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Mason R. Hazzard

police officer, civil rights activist, and litigant, was born in Waterbury, Connecticut, to Cicero B. Booker Sr., the first African American police officer in the town of Waterbury, and Addie Booker, a homemaker.

Booker attended and graduated from the local public schools before going on to further his education, earning an associate's degree in Police Science and Administration from Mattatuck Community College, now known as Naugatuck Valley Community College, in Waterbury in 1978. He also attended Western Connecticut State University. In 1955, at the age of seventeen, Booker enrolled in the US Marine Corps as a private, remaining on active duty for three years until he left the military in 1958 at the rank of corporal.

Booker then joined the police department in his hometown of Waterbury in 1961. He quickly ascended to the rank of patrol officer, but by 1985 his ...

Article

Brian Tong and Theodore Lin

retiring room attendant, activist, most renowned for winning the 1873 Supreme Court Case Railroad Company v. Brown, was born Katherine Brown in Virginia. There are many variations of her name; in some documents, she is referred to as “Catherine Brown,” “Katherine Brown,” “Kate Brown,” or “Kate Dodson.” In the New York Times article “Washington, Affairs at the National Capital,” her name appears as “Kate Dostie.” Very few records of Brown's life survive today; as a result, much of her childhood and personal life remains unknown.

Kate Brown's recorded personal life begins with her marriage to Jacob Dodson. Jacob Dodson had a colorful past. Born in 1825, Dodson was a freeman. He spent most of his early life as a servant for the Missouri senator Thomas Hart Benton, but in 1843 Dodson began to accompany John C. Fremont, son-in-law of Senator Benton ...

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Paul Finkelman

civil rights pioneer, lawyer, and educator, was born Ada Louis Sipuel in Chickasha, Oklahoma, the daughter of Travis B. Sipuel, a minister and later bishop of the Church of Christ in God, one of the largest black Pentecostal churches in the United States, and Martha Bell Smith, the child of a former slave. Her parents moved to Chickasaw, Oklahoma, shortly after the Tulsa race riot of 1921.Ada s brother Lemuel had initially planned to challenge the segregationist policies of the University of Oklahoma After returning from service in World War II however he went to Howard University Law School because he did not want to delay his career with protracted litigation Ada who was younger and had been in college during the war was willing to delay her legal career for the opportunity to challenge segregation She entered Arkansas A M College on ...

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Paul Finkelman

Fisher, Ada Lois Sipuel (08 February 1924–18 October 1995), civil rights pioneer, lawyer, and educator, was born in Chickasha, Oklahoma, the daughter of Travis B. Sipuel, a minister and later bishop of the Church of Christ in God, one of the largest black Pentecostal churches in the United States, and Martha Bell Smith, the child of a former slave. Her parents moved to Chickasaw, Oklahoma, shortly after the Tulsa race riot of 1921.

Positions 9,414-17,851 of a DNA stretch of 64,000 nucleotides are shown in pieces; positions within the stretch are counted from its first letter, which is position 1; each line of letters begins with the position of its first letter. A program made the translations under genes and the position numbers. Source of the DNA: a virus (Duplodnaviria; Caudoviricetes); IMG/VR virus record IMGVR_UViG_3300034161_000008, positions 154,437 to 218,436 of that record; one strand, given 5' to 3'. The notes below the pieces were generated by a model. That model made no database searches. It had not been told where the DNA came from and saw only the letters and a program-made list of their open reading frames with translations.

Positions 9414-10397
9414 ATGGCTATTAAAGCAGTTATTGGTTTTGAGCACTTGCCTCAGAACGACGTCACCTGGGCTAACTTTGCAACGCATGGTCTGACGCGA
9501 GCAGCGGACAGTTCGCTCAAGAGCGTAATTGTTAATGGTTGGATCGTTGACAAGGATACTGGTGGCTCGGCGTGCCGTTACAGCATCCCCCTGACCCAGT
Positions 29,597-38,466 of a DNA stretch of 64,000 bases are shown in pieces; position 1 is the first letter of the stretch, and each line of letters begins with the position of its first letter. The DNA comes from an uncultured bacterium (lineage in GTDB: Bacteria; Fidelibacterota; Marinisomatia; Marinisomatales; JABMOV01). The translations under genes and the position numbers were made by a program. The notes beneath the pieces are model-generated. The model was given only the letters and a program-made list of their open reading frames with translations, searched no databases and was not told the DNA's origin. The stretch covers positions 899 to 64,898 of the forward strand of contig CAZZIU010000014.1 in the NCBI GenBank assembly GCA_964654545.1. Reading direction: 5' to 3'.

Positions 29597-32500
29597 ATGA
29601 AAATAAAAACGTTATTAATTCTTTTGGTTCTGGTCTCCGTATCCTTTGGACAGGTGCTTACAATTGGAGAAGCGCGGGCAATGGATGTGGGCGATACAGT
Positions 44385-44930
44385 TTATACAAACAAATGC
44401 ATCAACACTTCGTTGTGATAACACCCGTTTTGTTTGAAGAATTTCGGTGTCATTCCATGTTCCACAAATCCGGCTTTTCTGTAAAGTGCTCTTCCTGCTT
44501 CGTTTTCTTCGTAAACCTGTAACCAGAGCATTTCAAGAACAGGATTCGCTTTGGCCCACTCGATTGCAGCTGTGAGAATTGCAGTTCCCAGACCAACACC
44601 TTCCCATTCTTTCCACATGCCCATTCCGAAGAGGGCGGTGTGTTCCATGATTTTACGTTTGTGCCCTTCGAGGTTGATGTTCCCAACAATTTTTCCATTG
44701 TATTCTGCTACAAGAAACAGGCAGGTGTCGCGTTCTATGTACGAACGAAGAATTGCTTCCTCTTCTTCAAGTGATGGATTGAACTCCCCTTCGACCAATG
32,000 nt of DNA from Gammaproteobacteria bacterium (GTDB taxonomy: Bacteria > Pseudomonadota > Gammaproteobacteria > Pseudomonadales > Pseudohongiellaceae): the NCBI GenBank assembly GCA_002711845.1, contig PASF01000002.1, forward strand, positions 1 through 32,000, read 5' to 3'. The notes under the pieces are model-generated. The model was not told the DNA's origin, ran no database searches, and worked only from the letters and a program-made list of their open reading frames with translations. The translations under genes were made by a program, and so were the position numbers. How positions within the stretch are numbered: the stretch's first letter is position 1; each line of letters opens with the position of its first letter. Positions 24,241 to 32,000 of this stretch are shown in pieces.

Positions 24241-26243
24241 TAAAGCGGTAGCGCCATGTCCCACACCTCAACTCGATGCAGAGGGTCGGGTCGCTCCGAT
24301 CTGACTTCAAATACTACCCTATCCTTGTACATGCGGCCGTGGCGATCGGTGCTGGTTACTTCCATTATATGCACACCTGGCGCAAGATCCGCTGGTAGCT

Her brother Lemuel had initially planned to challenge the segregationist policies of the University of Oklahoma After returning from service in World War II he went to Howard University Law School instead because he did not want to delay his career with protracted litigation Ada who was younger and had been in college during the war was willing to delay her legal career for the opportunity to challenge segregation She entered Arkansas A M ...

Article

Paul Finkelman

The daughter of a minister, Ada Lois Sipuel was born in Chickasha, Oklahoma. Her brother had planned to challenge the segregationist policies of the University of Oklahoma but instead went to Howard University Law School, in part because he did not want to delay his career, having already been delayed by serving in World War II. Ada, who was younger and who had been in college during the war, was willing to delay her legal career in order to challenge segregation.

In 1946 Fisher applied for admission to the University of Oklahoma Law School but was denied because of her race. A lengthy court battle ensued. In 1948 the Supreme Court ruled that the state of Oklahoma must provide instruction for blacks equal to that given whites Unfortunately since this decision did not invalidate segregated education the regents created the Langston University School of Law located at the ...

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Kristal L. Enter

activist and lawyer, was born in Leesburg, Florida, and graduated from high school in 1930. He then attended Lincoln University in Pennsylvania, but soon left because of the hardships of the Great Depression. Hawkins married Ida (maiden name unknown) and returned to Florida to sell insurance, and sometimes took on teaching positions. Hawkins was later a resident of Daytona Beach, Florida, and received his bachelor's degree from Bethune-Cookman College in 1952.

Seeking a law degree, Hawkins applied to, and was rejected from, the University of Florida Law School. At this time, the University of Florida in Gainesville, like other Southern universities, was segregated and barred African Americans from being admitted. After his application was rejected, Hawkins then filed a lawsuit against the law school in 1949 along with five other black applicants with the help of the attorneys of the National Association for the Advancement of ...

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Nicole S. Ribianszky

free woman of color, property holder, and washerwoman, was born into slavery in Natchez, Mississippi. The exact date of her birth is not now known. She was born to an enslaved woman, Hannah Frey, and to J. S. Miller, a white planter who lived outside of Natchez near the small town of Washington. Mrs. Margaret Overaker, a white woman, and her husband, George, owned Leiper and her mother. While Leiper was still a young girl, her mother was manumitted, but Leiper herself remained enslaved. Sometime around 1831, when Leiper was approximately twenty or twenty-one, she was freed, reportedly at the insistence of her father, who paid her owner $300. In 1834 or thereabouts, following the instructions of her white father, she was taken by boat up the Mississippi River to Cincinnati, Ohio, in the footsteps of her mother.

As was the case with ...

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Linda W. Reese